Western South Dakota's Only Ranch Station

Hideaway Hills testing shows deteriorating conditions

courtesy/file photo
Hideaway Hills testing shows deteriorating conditions

RAPID CITY, S.D. – New testing in the Hideaway Hills subdivision of Black Hawk have showed dangerous conditions making the ground where the homes were built even more unstable.

Families in the subdivision were forced out of the home three years ago when a massive sinkhole opened, exposing an old gypsum mine underneath.

More than 150 homeowners have filed a class-action lawsuit against the state of South Dakota in response to the partially collapsed mine.

New testing in the area reportedly shows sewage leakages are causing the soil to weaken, making the ground homes were built on even more unstable.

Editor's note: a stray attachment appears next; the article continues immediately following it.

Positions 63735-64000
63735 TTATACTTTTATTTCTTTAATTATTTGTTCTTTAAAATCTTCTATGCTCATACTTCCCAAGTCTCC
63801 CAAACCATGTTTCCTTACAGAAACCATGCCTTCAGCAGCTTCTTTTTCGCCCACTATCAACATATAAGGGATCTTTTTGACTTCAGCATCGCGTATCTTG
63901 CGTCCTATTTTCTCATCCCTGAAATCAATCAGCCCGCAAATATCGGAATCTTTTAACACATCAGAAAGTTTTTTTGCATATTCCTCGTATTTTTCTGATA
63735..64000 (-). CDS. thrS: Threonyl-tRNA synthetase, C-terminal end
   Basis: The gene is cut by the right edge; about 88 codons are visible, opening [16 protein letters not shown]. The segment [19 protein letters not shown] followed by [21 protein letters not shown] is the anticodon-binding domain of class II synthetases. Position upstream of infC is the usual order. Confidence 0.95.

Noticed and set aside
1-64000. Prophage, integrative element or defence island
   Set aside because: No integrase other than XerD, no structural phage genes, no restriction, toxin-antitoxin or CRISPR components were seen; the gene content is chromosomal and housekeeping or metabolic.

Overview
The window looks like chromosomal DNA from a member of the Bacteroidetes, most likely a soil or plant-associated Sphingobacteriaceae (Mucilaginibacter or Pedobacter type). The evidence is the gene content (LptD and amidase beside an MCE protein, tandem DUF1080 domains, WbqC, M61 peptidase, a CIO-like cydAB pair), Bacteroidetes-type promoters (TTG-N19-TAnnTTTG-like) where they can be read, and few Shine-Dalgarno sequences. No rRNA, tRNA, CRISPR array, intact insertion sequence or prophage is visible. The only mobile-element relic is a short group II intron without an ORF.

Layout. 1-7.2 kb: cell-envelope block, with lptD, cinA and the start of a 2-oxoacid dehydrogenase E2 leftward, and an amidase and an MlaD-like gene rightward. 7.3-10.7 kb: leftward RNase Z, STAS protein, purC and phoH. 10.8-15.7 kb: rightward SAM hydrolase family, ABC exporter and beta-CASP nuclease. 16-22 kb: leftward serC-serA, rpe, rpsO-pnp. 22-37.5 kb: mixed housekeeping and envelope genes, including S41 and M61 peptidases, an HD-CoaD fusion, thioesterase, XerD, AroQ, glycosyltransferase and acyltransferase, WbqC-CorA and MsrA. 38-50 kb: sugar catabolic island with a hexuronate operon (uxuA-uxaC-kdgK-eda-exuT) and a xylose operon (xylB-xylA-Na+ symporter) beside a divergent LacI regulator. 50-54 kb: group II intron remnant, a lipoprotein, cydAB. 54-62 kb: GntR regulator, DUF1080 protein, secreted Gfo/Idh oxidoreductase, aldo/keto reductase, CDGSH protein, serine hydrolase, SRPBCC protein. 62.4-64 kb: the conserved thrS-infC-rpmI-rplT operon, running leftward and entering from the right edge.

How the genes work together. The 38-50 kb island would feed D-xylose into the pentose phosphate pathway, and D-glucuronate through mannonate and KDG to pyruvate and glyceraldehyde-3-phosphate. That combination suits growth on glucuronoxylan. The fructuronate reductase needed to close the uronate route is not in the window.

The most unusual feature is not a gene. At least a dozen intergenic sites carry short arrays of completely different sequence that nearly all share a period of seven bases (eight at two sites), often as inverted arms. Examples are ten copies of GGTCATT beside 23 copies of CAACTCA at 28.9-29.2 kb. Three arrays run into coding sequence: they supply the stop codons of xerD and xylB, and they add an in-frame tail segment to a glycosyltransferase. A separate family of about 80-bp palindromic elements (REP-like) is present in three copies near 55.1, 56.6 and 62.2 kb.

Kathy Barrow is a legal representative for the families. She says there is a noticeable acceleration of deterioration in the land in that area.

Barrow says the results show the water lines have been disturbed by the collapse of the soils and are currently leaking 28,000 gallons of water a day which is more than 10 million gallons every year.

Trials to determine South Dakota’s liability and potential damages it may have to pay in the case are scheduled for next year.

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Margaret Sumption was recognized by SDFU for her service to rural youth as a volunteer, with the esteemed Minnie Lovinger Award. Sumption is pictured here with Aeriel Eitreim (left) Senior Advisory Council member from Sioux Falls and Cadence Konechne, (right) Jr. Junior Advisory Council member from Kimball.


Rapid City, US
1:09 pm, December 1, 2023
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